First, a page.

HONG KONG (Reuters) - The dispute between China and Japan over a desolate jumble of rocky islets in the East China Sea has taken a familiar turn with Beijing deploying a fleet of paramilitary patrol ships while similar Japanese vessels steam out in response.
As in earlier disputes over rocks and shoals in the South China Sea, Beijing is relying on these vessels rather than more menacing warships to assert its sovereignty over the disputed islands known as Diaoyu in China and Senkaku in Japan.
For both sides, the presence of lightly armed paramilitary ships reduces the risk of conflict, maritime experts say, while they retain the option of deploying more firepower if the dispute intensifies.
However, unlike China’s recent sparring with the Philippines over Scarborough Shoal, this flare-up pits East Asia’s two maritime powers against each other in a confrontation loaded with military risk.
If a clash erupted, experts warn it could be difficult to contain to the disputed area and would likely draw in the United States, Japan’s security alliance partner, into hostilities with China.
The U.S. assistant secretary of state for East Asia, Kurt Campbell, said on Thursday the disputed islands were “clearly” covered by a 1960 treaty obliging the United States to come to Japan’s aid if attacked.
“I actually don’t think the two sides intend to fight a war over the islands this time,” said Sun Yun, an expert on Chinese security policy at the Washington-based Stimson Centre.
“But, I do think it is more dangerous because the current round of tension is more emotionally charged than the earlier stand-offs in the South China Sea.”
Politics may well keep the row simmering in the months ahead with a Japanese election expected by year’s end and China preparing a leadership transition.
While China’s maritime rise has captured global attention, Japan has also been quietly and unobtrusively building a powerful navy boasting some of the most advanced military technologies afloat.
If tensions over the disputed islands led to military conflict, it is not clear that China’s navy could overpower Japanese forces as easily as it might expect to prevail against militarily weaker rivals in the South China Sea.
For both militaries, a naval clash would be a step into the unknown.
Japan’s pacifist Constitution has insulated its navy from combat since it was shattered in the final stages of World War Two.
Modern China’s navy is still in its infancy and also has no fighting experience.
In its three-decade military build-up, Beijing has transformed what was a rusting, obsolete, coastal defense force into a blue water navy that is increasingly capable of mounting deployments and complex operations far from the Chinese mainland.
In raw numbers, China is now the world’s second-ranked naval power behind the United States with a fleet including about 80 major warships, 53 submarines, 50 landing ships and 86 missile patrol boats.
With a combination of Russian and homegrown hardware, it has deployed multi-ship fleets through the Japanese island chain and out into the Pacific ocean for exercises and training. Its ships have taken part in international anti-piracy operations in the Indian ocean. It has a fleet of advanced conventional submarines.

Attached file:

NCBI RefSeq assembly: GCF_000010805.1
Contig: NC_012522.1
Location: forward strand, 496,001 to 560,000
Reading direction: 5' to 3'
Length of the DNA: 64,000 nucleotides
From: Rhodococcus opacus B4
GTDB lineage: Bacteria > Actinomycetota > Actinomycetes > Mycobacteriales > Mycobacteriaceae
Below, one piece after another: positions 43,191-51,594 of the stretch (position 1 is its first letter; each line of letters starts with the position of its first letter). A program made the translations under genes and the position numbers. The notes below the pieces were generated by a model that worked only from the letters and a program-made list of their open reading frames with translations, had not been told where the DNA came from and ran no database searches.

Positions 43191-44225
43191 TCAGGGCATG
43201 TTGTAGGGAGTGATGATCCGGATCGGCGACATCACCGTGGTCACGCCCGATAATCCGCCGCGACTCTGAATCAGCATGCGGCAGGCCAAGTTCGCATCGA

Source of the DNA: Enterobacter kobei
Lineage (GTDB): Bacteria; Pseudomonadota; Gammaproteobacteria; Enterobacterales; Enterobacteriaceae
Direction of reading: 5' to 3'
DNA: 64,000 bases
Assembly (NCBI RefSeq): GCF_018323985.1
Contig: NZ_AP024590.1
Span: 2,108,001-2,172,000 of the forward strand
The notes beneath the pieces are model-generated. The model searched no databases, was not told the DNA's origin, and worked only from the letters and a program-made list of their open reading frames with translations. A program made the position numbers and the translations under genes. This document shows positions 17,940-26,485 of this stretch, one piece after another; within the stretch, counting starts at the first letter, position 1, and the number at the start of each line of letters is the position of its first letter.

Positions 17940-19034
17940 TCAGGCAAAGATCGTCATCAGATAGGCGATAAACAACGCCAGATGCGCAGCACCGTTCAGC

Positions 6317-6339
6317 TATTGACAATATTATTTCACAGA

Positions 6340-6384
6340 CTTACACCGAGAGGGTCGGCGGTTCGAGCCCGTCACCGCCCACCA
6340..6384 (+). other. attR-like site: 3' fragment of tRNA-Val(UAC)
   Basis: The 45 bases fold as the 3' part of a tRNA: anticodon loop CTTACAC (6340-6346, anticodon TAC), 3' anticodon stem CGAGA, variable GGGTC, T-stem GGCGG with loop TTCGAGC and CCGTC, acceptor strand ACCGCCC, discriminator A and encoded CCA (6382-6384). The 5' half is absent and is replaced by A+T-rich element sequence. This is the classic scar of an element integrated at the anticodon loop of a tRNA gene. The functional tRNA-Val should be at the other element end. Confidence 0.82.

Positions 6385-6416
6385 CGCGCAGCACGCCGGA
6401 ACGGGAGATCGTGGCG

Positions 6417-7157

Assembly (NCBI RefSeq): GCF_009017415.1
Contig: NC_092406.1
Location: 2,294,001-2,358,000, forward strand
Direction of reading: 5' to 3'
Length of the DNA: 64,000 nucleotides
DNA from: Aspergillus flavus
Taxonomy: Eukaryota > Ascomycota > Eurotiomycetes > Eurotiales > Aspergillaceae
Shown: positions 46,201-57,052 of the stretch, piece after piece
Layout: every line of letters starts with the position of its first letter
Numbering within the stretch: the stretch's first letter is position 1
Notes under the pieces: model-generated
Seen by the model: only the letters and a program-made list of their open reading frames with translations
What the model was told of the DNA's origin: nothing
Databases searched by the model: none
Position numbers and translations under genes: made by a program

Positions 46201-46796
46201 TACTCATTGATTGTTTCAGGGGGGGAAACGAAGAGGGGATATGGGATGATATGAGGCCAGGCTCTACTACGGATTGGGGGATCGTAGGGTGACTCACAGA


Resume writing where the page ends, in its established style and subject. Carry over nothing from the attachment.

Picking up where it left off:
The most powerful Chinese warships and submarines are armed with deadly, Russian-made supersonic anti-ship missiles. However, the Chinese navy lacks operational training and experience, naval experts say.
Japan’s Maritime Self Defense Force is clearly smaller with about 48 major warships and 16 submarines but it remains a formidable force compared with other traditional naval powers.
It has twice as many surface warships as Britain’s Royal Navy and twice as many submarines as the French navy.
Some of its key surface warships are equipped with the advanced U.S. Aegis combat system that combines computers, radars and information from other ships, satellites or aircraft to track multiple targets and guide attacking missiles.
Japan’s conventional submarines are also regarded as some of the most advanced and stealthiest in the world.
Naval experts say the Japanese navy is also a highly trained professional force that has exercised for decades in its major roles of sea lane protection and anti-submarine warfare. It has also trained regularly with U.S. forces.
If a clash took place in the area of the disputed islands between the Japanese island of Okinawa and Taiwan, both sides could deploy land-based strike aircraft to support their forces.
However, security experts say it is highly unlikely that any fighting would be restricted to naval and air units in the disputed area.
Beijing might tempted to use its huge arsenal of 1,200 ballistic missiles aimed at Taiwan to attack Japanese forces and bases.
If China was the aggressor, they say the United States would almost certainly support Japan.
“I don’t think the U.S. could stand aside,” said Ross Babbage, a security analyst and former senior Australian defense official. “There would be a huge international crisis and I’m not expecting that.”
“And, I don’t think either side really wants it.”
However, there is always the danger of miscalculation and accident with big fleets of paramilitary patrol vessels on station and civilian protestors from both sides making landings on the uninhabited islands.
This risk is likely to remain, even if the current round of tension eases, maritime security analysts say.
The arrival of China as a naval power means Beijing now has the means to challenge Japan’s control over disputed maritime territory in the East China Sea and the oil and gas thought to lie beneath.
Reporting By David Lague, editing by Bill Tarrant